"The land of milk and honey"

Ms. Henle describes her family's immigration and homesteading experience.

Audio Chapters

DL: Florien Hartman married Marie Henle. They were both from Germany, born there and came here. Florien, how did he get the land? How did Florien come to be a farmer?

AH: I don’t know. He worked on that farm. Athaanasius worked on that farm. Grandma was a Sienks, Marie’s mother came from that area too. She was like a nanny or something to the Duke of Erbach and his wife. When Gwen and Vick were in Germany, they went to Erbach¬-- Hans said this is where my roots are – in Erbach. She got married to Grandpa in the United States when she came with her folks, the Sienks. They came over with this group, the German Society. They kind of owned the land. When the old deeds were recorded and stuff it always went back and forth so evidently Marie’s Dad and Mom must have had some money and could do that.

DL: What was the German Society?

AH: It was the German Land Society I think it was called. That’s where somehow or other they were promised the "Land of Milk and Honey," so they came here to find it. First they went to Chicago for a couple of years before they came here. It had something to do with the settlement. You go into this area and set up a homestead or something and then it’s yours. I really don’t know all the particulars but that’s how I understood it. So it went back and forth between the Sienks and the Henles very often, the ownership of the land.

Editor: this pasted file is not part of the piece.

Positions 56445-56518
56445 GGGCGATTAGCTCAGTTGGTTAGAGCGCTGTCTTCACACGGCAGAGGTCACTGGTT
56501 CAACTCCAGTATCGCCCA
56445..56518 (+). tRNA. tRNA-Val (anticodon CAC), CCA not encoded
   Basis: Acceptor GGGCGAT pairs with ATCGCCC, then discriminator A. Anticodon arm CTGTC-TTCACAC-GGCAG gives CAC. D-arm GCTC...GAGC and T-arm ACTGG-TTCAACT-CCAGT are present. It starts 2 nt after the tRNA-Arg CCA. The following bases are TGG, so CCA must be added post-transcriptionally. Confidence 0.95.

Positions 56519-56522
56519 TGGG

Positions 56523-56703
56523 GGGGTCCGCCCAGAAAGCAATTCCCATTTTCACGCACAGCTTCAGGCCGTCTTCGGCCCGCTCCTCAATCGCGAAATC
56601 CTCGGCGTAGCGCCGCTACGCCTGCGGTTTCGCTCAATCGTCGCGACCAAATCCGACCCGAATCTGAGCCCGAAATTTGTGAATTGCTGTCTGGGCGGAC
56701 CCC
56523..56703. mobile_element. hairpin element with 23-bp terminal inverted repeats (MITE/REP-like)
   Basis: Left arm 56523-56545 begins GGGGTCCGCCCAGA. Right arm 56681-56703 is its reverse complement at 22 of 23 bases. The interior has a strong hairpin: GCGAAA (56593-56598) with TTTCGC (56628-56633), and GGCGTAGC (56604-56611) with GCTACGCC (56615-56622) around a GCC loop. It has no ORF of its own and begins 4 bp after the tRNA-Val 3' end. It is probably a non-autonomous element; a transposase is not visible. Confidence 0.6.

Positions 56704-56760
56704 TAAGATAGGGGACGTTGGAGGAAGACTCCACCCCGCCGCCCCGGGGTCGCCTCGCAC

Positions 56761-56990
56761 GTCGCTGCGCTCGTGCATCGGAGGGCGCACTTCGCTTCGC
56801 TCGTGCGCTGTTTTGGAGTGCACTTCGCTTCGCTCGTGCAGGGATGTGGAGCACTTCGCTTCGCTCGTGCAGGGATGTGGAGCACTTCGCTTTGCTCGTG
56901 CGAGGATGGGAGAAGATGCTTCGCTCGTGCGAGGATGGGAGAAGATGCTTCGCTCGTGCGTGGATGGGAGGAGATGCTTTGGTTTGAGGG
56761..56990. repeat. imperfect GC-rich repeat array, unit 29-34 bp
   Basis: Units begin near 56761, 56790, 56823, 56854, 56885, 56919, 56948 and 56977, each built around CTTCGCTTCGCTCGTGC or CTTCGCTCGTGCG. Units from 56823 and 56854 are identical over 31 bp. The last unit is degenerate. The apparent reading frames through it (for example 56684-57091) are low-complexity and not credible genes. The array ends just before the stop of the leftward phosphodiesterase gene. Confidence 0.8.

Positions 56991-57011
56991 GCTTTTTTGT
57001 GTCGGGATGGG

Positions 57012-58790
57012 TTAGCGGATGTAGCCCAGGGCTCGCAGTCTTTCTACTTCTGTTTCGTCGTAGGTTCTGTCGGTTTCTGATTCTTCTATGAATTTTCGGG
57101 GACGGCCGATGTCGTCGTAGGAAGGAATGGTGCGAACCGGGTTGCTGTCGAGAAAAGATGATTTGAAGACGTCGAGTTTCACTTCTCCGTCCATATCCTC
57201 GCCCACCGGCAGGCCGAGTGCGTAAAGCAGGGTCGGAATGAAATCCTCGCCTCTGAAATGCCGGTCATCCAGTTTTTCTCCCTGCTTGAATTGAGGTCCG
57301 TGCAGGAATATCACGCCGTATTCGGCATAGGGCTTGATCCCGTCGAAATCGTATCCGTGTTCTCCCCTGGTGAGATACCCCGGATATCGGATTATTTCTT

Oral History- Interview | Narrator Alice Henle Interviewer Deborah Locke made in New Ulm, MN | Thursday, March 31, 2011

Citation: Minnesota Historical Society. U.S. - Dakota War of 1862. "The land of milk and honey" November 13, 2019. http://www.usdakotawar.org/node/1054

Viewpoints: All viewpoints expressed on this website are those of the contributors, and are not representative of the Minnesota Historical Society.